Czwarrior has been confirmed as an active duty SEAL by Steve Robinson. He is awarded his military tag.
    I just would like to say that it's cool to have someone who is what they claim to be (and not claim it in a douche way), when it relates to that kind of military status.

  10. #80

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    Eason stop

    Quote Originally Posted by Iainkelt View Post
    I just would like to say that it's cool to have someone who is what they claim to be (and not claim it in a douche way), when it relates to that kind of military status.
    CQD uses American Kenpo and a fusion of practical street fighting and combat techniques. I spent five years studying American Kenpo in San Diego. My Master Willey Steele was involved in the martial side of CQD SEAL training. (this particular program is limited to naval sof) As a non sof Sailor I also spent time on deployments learning the Marine Martial Arts Program and much of it is loosely based on Kenpo Karate. The technique is missing some critical foundations and principles which make it less effective in my opinion. I grew up practicing under a OK Sensei, so it was all familiar.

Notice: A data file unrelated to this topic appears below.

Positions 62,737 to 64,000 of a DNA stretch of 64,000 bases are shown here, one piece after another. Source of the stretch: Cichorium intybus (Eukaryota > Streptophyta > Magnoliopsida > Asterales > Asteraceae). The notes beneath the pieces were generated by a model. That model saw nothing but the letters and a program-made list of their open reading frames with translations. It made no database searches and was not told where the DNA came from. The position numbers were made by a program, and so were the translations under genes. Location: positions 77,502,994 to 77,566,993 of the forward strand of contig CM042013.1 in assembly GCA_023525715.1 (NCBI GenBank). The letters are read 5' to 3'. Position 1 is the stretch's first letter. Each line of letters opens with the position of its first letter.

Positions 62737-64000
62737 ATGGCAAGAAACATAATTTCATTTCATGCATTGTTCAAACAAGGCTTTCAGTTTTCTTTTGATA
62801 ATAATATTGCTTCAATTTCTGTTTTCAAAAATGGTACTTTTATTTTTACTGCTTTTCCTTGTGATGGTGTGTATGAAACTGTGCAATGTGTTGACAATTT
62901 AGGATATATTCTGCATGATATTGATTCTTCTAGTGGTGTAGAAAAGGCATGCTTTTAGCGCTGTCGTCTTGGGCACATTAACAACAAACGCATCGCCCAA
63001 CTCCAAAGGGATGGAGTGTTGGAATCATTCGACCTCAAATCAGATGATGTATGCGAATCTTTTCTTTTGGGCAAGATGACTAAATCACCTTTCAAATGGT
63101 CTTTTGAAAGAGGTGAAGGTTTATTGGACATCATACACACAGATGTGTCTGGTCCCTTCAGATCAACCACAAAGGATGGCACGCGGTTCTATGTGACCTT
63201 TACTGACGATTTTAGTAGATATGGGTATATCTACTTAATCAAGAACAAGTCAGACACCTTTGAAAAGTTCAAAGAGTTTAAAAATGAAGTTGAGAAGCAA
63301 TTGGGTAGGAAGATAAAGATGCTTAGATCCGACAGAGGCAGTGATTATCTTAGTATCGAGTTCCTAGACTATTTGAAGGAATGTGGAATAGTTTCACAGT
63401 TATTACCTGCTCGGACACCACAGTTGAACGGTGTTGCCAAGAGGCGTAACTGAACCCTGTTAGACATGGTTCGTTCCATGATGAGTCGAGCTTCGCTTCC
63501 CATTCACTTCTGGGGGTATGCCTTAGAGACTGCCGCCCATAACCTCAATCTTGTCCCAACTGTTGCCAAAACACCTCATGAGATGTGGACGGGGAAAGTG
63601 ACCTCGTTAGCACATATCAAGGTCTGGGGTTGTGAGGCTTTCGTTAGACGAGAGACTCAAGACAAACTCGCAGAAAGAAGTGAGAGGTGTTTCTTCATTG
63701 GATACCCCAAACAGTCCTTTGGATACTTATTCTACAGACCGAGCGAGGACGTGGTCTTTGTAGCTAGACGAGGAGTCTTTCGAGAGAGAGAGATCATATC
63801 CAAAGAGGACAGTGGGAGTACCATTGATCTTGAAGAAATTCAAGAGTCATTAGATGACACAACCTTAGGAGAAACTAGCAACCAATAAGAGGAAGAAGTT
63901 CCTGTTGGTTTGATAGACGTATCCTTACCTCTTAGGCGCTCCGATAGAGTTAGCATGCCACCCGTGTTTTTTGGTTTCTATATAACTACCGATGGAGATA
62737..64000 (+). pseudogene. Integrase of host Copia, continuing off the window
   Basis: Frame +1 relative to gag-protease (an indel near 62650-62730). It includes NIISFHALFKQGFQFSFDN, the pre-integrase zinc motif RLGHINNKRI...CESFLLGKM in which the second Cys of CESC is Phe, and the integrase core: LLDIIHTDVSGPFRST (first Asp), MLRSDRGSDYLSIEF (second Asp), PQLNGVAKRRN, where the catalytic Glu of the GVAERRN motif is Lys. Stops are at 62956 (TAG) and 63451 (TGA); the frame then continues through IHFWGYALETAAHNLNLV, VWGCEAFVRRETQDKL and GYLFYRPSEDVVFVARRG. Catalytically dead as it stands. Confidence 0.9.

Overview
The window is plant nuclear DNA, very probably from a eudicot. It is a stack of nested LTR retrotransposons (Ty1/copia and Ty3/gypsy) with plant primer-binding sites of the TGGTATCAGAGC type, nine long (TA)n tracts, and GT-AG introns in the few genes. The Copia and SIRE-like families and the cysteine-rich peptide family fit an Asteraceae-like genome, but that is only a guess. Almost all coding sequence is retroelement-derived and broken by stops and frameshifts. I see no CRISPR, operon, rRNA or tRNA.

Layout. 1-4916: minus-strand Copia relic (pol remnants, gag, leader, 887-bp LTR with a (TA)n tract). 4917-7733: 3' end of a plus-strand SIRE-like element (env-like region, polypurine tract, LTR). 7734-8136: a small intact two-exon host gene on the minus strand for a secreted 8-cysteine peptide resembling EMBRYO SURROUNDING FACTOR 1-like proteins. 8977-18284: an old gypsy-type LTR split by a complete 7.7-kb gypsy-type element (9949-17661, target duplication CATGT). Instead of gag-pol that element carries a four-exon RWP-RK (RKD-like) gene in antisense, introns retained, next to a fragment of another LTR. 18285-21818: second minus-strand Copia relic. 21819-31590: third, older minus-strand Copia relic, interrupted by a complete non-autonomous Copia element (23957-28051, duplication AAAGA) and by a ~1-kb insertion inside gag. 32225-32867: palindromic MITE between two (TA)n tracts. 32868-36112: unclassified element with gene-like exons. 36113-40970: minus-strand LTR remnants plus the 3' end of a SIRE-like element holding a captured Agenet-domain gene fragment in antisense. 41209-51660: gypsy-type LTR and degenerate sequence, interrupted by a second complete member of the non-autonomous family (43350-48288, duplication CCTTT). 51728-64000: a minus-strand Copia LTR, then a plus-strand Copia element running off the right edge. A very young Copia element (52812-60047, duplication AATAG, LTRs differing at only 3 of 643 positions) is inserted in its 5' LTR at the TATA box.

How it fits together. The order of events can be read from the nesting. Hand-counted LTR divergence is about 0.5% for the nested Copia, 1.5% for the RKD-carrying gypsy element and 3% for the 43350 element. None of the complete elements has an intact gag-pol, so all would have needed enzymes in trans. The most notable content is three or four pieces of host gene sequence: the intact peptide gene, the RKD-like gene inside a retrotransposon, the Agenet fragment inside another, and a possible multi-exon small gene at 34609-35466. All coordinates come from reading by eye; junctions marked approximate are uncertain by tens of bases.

I have studied many types of martial arts and fighting techniques, with a strong emphasis on wrestling, boxing, and Kenpo. American Kenpo, I found it to be extremely effective in real self defense situations. It's a completely different animal than OK or Olympic types which utilize many old forms of horse fighting techniques that really don't play out well in a close quarter brawl. I haven't seen many MMA folks apply similar techniques aside from maybe Lyoto The Dragon Ishida, forgive me if I butcher his name. Many of my friends in the Navy practiced Jiu Jitsu, and I found them to be on par with skilled wrestlers I have fought and wrestled with. So I think there is much to be gained from learning different skills and I would guess CQD is really good stuff, it has a great track record with the Navy. I'm a combat veteran and was trained and certified in SSEW and SSDF, and worked VBSS prior to my experiences in OEF and OIF. American Kenpo has put me in a position whereas I felt comfortable dealing with any hand to hand situation I have been in to date. I have disarmed several individuals with large blades and survived and dominated multiple attackers with hand to hand. I have also worked with SOF from around the world and our own, and found that in reality strength and speed are two critical elements of defense, and practical technique. I believe American Kenpo tops my list of practical technique I would want to know in a defensive situation versus much of what I have learned in other disciplines. I also held a certification in Critical Response Training for several years as a civilian which is a restraint training program, that is extremely effective at redirecting an attacker and minimizing injury. I believe the years of applying these techniques helped me develop better defense fluency. But CQD and American Kenpo is legit imho. Controlling suspected threats is a critical component to the job that the SEALs do everytime they breach a building and handle individuals. In the field you come across many situations where lethal force is innapropriate and controlling an individual with clarity and command is critical to prevent further escalation of force. I think every war fighter should have access to CQD type training.